Thursday, March 5, 2009

Those Creative types: album cover designers


Typical size of a Vinyl LP jacket: 12 x 12 inches
Typical size of a CD jewel case: 5.5 x 5.5 inches
Typical size of an thumbnail on the pages of iTune: 2 x 2 mm, if that

LP jackets offered artists a decent size canv
as for their artwork. That, together with the close connection between art and music, and it's no wonder even famous artists have been drawn to designing for album covers: Andy Warhol, for example. Cover album art, in fact, took on a life of its own and you can even find coffee table books on the worst/best/most famous album covers over the years.

But can you imagine the cover of Sergeant Pepper's Lonely Hearts Club Band shrunk to the size of a CD jewel box?



All the details are lost. We're not even talking about an icon on the iTunes page.

What is a cover album artist to do? Lament? Tear out hair? Start a movement to change the music medium back to Vinyls? Throw his hands up and say he'll get his artistic fix by posting his album cover ideas on a blog?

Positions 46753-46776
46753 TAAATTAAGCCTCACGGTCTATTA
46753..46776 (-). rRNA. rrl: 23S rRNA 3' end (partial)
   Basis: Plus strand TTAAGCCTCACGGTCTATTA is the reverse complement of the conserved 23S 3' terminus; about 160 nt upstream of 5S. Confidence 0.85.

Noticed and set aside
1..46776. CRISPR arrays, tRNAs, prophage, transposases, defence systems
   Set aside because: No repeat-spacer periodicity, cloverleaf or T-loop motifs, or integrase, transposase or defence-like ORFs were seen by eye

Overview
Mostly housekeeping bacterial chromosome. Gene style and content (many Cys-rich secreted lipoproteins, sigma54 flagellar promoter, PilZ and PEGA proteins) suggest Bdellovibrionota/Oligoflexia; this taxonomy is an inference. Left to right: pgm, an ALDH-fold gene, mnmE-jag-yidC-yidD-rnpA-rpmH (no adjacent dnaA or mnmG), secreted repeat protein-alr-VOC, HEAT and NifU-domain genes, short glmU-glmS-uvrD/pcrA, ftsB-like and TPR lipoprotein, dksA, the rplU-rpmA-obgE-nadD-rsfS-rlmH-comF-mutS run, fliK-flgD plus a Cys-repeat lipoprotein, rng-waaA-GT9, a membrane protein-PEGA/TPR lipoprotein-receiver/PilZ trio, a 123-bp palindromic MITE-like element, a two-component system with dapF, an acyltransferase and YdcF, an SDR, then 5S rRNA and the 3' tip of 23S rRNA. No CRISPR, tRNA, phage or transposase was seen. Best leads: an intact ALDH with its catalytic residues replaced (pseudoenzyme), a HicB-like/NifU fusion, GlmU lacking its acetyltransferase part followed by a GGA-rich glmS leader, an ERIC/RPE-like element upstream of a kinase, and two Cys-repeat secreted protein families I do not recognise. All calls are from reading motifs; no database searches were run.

I am sure some do. But those who need work and can keep an open mind adapt. If you look at the new designs, most of them take on the style of a logo so that they mae a statement as boldly as they can in their diminutive sizes.

E-books, self-publishing, people shifting online in their reading habits: what is a writer to do? Keep abreast of developments in the industry, confusing and chaotic though they may be. Stay open to new possibilities instead of mourning the death of something we know and understand and love. Adapt and survive.

And write, I guess.

2 comments:

a. fortis said...

I used to want to do album or book cover art, when I was younger. That was before I knew about the wide gulf between fine art and commercial art--I think it was a lot easier in Warhol's day to cross back and forth between those realms.

I guess today, the difference is between artist and designer. You could be an artist and have a band want to use your work for their album cover (and I especially am thinking of Peter Gabriel, who uses a lot of artists' work in his CD inserts) but that would be totally separate from being the designer...

Great food for thought!

Yat-Yee said...

Seems to me you have what it takes to pursue that ave if you so choose. Don't you think sometimes division of labor has gone out of control?

I've always loved art (as much as music and books) but never imagined myself an artist. I did go through of period of wondering about being a designer: book cover, household utensils, fashion.